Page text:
WHAT SHOULD I BE DOING INSTEAD OF THIS?
 
September 11th, 2011 By Jason Gargano | Movies |

'Ides of March' Hits Toronto Film Festival

1 Comment
     
Tags:
2011_ides_of_march_001

After a quick post-production turnaround, George Clooney’s The Ides of March debuted at the Venice Film Festival last week (to a mixed critical response) before being unveiled Thursday at a packed press and industry screening (a few people were even sitting in the aisles) here on Thursday. (It opens nationwide Oct. 7.)

My first reaction? Ides is no Good Night, and Good Luck. That’s not to say it doesn’t have its pleasures — it’s a taut, well-acted political thriller of Alan J. Pakula vintage (specifically All the President’s Men in terms of style and tone). There are also a number of crisp, well-written scenes that are likely to yield a boner from David Mamet.


But Ides’ story — adapted by Clooney, Beau Willimon and Grant Heslov from Willimon's stage-play Farragut North — of a political consultant (Ryan Gosling) dealing with internal campaign strife that threatens to undermine his candidate’s chances of winning the Ohio Democratic primary for president isn’t as compelling or unique as it needs to be to transcend the genre. 


Of course, there is plenty else to keep Cincinnati area residents preoccupied. Among the local entities mentioned or that make an appearance: Xavier University, The Millennium Hotel, Miami University, the Suspension Bridge, the University of Cincinnati, Memorial Hall, a Cincinnati Bell street phone, multiple television stations, Paul Brown Stadium, Head First Sports Bar, a woman’s clinic in Oakley, numerous shots of the Cincinnati skyline and more.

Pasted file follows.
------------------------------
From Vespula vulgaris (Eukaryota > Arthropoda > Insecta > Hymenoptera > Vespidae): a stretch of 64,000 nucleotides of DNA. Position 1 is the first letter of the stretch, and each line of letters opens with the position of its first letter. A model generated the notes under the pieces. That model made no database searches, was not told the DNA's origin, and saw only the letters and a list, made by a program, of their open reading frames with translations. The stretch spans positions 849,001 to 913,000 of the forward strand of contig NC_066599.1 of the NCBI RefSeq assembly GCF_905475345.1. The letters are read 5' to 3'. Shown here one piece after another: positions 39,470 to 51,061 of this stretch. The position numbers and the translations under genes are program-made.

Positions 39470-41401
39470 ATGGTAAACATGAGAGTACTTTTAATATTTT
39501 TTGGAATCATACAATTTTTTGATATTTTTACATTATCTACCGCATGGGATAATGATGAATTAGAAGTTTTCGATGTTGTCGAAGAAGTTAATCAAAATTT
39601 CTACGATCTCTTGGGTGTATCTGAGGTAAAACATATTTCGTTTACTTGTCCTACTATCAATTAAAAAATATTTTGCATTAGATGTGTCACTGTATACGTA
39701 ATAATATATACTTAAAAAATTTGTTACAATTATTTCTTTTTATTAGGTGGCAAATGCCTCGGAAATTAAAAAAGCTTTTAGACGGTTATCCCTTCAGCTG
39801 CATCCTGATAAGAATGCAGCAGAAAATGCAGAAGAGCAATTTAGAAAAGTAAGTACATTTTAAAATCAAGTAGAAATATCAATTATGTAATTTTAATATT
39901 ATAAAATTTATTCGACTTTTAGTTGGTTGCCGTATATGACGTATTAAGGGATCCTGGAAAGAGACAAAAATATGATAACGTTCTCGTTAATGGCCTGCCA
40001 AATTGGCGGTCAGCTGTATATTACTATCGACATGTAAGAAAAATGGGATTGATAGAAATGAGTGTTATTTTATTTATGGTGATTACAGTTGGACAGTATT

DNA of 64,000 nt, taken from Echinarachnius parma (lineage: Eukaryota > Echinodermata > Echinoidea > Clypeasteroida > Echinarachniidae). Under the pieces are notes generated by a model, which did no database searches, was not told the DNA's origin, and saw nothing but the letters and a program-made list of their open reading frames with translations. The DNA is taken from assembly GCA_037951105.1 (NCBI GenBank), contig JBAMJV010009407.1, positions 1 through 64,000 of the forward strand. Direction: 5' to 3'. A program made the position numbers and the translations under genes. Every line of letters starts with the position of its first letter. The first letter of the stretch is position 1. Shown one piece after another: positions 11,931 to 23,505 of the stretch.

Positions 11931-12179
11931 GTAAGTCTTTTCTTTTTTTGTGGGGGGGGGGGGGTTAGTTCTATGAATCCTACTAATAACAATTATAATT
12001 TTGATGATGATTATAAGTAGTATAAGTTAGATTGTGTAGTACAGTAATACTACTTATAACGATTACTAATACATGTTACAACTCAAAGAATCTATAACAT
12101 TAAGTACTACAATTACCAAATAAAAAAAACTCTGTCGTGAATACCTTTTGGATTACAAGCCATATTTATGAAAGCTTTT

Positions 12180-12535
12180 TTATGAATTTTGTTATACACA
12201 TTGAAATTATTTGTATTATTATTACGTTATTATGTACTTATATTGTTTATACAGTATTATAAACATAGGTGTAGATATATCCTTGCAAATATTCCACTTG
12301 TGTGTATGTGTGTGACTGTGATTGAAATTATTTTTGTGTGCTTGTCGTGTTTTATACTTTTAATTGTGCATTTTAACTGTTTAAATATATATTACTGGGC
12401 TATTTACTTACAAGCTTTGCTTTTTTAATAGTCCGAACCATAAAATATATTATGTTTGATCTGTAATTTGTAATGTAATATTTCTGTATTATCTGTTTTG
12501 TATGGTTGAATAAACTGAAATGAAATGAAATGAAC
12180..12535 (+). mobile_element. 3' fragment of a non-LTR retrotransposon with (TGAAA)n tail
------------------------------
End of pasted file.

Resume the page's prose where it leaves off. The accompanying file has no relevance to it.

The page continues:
The downside? CityBeat doesn’t make an appearance in the film despite permission requests by the production. Bastards. (Just kidding, George.)


 
 
09.14.2011 at 06:29 Reply

"Yield a boner from David Mamet" ??? The increasing number of crude sexual references and frequent use of the f-word in film reviews reduces City Beat's credibility to the level of the mass market junk film prevailing in the film industry. Surely this publication can find an articulate, knowledgable grown-up to write about film.

 

 
 
Close
Close
Close